The waste hauler, Joseph Paolino and Sons, offloaded the ash to the corporate operators of the Khian Sea, sailing under a Liberian flag of convenience. The Khian Sea planned to sail to some poor, unsuspecting country and dump the ash there. This was business as usual back in the day.

Funny thing, though. The countries the Khian Sea sailed to didn’t want the toxic ash. For 16 months the ship sailed to one country after another: Honduras, Panama, Guinea Bissau, Dutch Antilles. All refused to be a dumping ground for America’s pulverized garbage. Eventually, 4,000 tons wound up on the shores of Gonaives, Haiti, after the ship’s management convinced Haitian officials the ash was really topsoil fertilizer. The ship set sail just as Haitian officials got wise to the scheme and ordered the shipping company to take back their “topsoil fertilizer.” The ship’s captain pretended he didn’t hear them.

Still laden with 11,000 tons of ash and a bad reputation, the Khian Sea left the Western Hemisphere. Next ports of call: Senegal, Sri Lanka, Singapore. No one wanted their tainted cargo. The shipping company launched Plan B: They changed the ship’s name and registration. The Liberian-registered Khian Sea became the Honduran-registered Felicia. Plan B failed. The ship changed its name again to the Pelicano. Still no luck.

The Khian Sea, aka Felicia, aka Pelicano. Source: EcoNet.

The Khian Sea, aka Felicia, aka Pelicano. Source: EcoNet.

Then, in late 1988, somewhere between Singapore and Sri Lanka, the remaining 11,000 tons of ash disappeared. Five years and reams of legal documents later, the owners of the shipping company were convicted of perjury for denying they had ordered to crew to dump the ash in the ocean.

This still left the small issue of the 4,000 tons of topsoil fertilizer in Haiti, which the government of the impoverished nation had demanded be removed. In 1997—eleven years after the debacle began—the New York City Trade Waste Commission granted a license to Eastern Environmental Services (EES) to operate in the city. Guess who owned EES? A guy from Joseph Paolino and Sons—the firm that made the original deal with the Khian Sea. The terms of the license stipulated that they take back the ash that was still sitting on the dock in Gonaives. Three years later—in 2000—the ash was loaded onto a barge and shipped to Florida. Haiti, however, was still on the hook for the lion’s share of the shipping costs to remove the ash they didn’t want in the first place. The barge remained docked in the St. Lucie Canal for a couple of years until the Environmental Protection Agency declared the ash nonhazardous and thus suitable for the landfill. The ash’s long journey ended at the Mountain View Reclamation Landfill in Antrim, Pennsylvania, not far from where it had been generated sixteen years earlier.

Source: Ft. Lauderdale Sun-Sentinel.

Source: Ft. Lauderdale Sun-Sentinel.

The Basel Convention

The saga of the Khian Sea was an impetus for the Basel Convention on the Control of Transboundary Movements of Hazardous Wastes and Their Disposal. This UN treaty was signed in 1989, shortly after the Philly ash had been illegally dumped in the ocean, and entered into force in 1992, amidst the worst of the legal wrangling.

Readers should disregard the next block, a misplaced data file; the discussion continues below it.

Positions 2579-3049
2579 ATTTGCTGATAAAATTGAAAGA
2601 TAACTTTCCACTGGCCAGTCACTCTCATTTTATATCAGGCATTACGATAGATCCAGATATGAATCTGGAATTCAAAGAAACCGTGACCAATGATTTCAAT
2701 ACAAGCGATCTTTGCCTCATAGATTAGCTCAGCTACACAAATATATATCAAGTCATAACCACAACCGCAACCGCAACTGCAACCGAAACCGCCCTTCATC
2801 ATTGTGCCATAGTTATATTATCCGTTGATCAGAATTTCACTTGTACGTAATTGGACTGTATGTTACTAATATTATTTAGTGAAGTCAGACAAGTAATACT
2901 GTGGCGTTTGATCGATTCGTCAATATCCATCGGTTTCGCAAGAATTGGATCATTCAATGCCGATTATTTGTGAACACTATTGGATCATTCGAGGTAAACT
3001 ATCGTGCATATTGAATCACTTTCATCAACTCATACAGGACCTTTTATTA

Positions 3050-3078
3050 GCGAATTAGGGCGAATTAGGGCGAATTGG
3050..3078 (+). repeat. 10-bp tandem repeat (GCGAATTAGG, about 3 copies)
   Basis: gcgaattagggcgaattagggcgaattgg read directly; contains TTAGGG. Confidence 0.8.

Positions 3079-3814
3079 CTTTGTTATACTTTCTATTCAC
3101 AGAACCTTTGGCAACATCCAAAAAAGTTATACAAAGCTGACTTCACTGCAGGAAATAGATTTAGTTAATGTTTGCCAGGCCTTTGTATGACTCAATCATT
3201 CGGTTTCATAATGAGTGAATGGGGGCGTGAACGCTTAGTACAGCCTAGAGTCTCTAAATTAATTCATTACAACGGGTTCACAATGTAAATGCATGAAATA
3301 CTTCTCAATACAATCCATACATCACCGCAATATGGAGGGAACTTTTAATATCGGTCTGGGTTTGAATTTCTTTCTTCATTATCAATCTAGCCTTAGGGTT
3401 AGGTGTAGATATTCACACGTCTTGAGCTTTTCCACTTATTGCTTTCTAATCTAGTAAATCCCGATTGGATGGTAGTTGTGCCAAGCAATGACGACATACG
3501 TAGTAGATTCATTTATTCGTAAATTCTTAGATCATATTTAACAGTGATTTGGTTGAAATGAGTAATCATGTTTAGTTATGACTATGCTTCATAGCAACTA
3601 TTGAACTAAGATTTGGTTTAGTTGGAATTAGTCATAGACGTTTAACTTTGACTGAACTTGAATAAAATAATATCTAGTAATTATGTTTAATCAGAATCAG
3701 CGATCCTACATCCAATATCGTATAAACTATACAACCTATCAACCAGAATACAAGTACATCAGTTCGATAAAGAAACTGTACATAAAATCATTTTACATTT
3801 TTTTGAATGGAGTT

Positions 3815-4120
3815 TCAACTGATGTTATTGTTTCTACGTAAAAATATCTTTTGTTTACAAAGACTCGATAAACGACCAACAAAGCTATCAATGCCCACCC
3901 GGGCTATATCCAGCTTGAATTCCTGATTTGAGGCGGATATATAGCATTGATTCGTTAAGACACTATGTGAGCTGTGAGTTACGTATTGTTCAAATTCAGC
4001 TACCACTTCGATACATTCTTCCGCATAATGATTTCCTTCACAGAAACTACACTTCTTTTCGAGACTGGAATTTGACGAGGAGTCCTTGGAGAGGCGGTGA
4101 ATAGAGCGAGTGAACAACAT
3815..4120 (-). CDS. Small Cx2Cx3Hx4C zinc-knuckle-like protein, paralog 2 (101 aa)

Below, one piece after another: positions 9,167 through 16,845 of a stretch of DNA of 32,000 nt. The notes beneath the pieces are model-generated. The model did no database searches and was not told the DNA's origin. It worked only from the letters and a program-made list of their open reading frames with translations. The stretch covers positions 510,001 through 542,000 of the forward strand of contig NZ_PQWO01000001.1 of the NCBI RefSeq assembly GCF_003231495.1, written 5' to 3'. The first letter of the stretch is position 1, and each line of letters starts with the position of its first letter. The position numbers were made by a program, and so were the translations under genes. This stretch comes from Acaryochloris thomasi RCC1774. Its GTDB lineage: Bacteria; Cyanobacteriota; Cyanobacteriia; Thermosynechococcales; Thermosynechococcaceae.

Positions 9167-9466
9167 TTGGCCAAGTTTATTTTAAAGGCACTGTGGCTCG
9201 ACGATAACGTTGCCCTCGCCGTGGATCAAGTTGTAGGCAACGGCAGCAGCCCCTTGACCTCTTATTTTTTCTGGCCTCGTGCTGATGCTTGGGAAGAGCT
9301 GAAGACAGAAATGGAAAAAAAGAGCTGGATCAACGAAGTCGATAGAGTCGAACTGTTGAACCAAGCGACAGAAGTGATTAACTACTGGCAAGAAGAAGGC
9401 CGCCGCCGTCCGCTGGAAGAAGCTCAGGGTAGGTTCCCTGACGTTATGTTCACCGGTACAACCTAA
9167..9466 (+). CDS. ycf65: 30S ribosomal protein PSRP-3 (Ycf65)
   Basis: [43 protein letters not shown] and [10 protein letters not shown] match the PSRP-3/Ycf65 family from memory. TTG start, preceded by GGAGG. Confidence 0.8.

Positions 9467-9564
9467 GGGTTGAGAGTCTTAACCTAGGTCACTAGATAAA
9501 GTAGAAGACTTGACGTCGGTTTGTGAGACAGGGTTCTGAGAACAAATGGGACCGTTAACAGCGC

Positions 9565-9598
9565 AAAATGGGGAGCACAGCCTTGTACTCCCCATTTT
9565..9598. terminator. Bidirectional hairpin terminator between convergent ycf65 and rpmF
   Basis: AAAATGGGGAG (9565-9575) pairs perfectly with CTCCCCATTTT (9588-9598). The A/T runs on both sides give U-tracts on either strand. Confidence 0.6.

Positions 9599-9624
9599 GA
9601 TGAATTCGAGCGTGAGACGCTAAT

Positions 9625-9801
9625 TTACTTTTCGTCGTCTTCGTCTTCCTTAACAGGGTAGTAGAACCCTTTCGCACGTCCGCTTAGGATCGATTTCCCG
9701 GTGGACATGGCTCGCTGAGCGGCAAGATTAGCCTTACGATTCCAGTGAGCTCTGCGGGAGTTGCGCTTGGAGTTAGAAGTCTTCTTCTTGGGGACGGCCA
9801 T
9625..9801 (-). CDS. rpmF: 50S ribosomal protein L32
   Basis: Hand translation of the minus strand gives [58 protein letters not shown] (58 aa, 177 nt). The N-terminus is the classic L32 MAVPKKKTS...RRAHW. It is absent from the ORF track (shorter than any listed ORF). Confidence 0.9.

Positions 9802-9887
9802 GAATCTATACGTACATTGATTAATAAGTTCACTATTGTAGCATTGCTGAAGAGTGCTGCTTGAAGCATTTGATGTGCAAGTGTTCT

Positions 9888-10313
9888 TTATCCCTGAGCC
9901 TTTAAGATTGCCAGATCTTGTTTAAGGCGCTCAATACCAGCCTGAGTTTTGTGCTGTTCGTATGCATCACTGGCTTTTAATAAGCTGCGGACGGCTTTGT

The purpose of the Basel Convention is to prevent developed countries from foisting their hazardous waste onto less developed countries, a practice known as “toxic colonialism.” Oddly enough, the treaty has had wide support; only the United States and Haiti have not ratified it.


In recent years, however, conferences regarding the Basel Convention have focused on e-waste. Thousands of tons of discarded electronic products have found their way to developing nations under the guise of being a commodity that has value in recycling its components. But those interested in adhering to the spirit of the Basel Convention argue that e-waste is simply waste, not a commodity, and that the recycling business exploits poor people and causes health problems.

In the forefront of this movement is the Basel Action Network, a Seattle-based NGO devoted to ending the practice of treating places like Guiyu, China and Agbogbloshie, Ghana, as “digital dumping grounds.”

This, as you can imagine, is a serious topic for another time. But the story of the Khian Sea has two interesting footnotes: First, the Northwest Incinerator, which generated the toxic ash that bedeviled the ship, was eventually decommissioned and converted into office space. The project received a LEED Silver Rating from the U.S. Green Building Council, meaning it attained a high level of energy efficiency. Thus, instead of generating environmental waste as the facility used to, it is now a beacon of conservation in the neighborhood.

Second, in 2002, as the remaining several tons of ash were residing on a barge in Florida, journalist Glenn Henderson saw for himself what had become of the toxic payload, which was recounted later in Mark Frauenfelder’s book The World’s Worst:

“Squeezing between multitudes of spider webs, I peered down into the ‘hold’ and couldn’t believe my eyes. Australian pines were everywhere, some as tall as 10 feet. There were dandelions, weeds with small blue-and-yellow blossoms, patches of seemingly manicured grass, and tall brown weeds resting in layers across grayish piles punctuated by pure-white chunks of who-knows-what. And there was a hibiscus plant with pretty pink blooms.”

Not sure I want to read too much into this, but it is a reminder that nature, given time and proper conditions, has the capacity to heal itself.



Posted on: October 6, 2015, 12:04 pm Category: Admin

The Problem with the LED Revolution

Stop me if you’ve heard this one before: For the sake of our collective wallets and the fate of the planet, we need to replace all our light bulbs.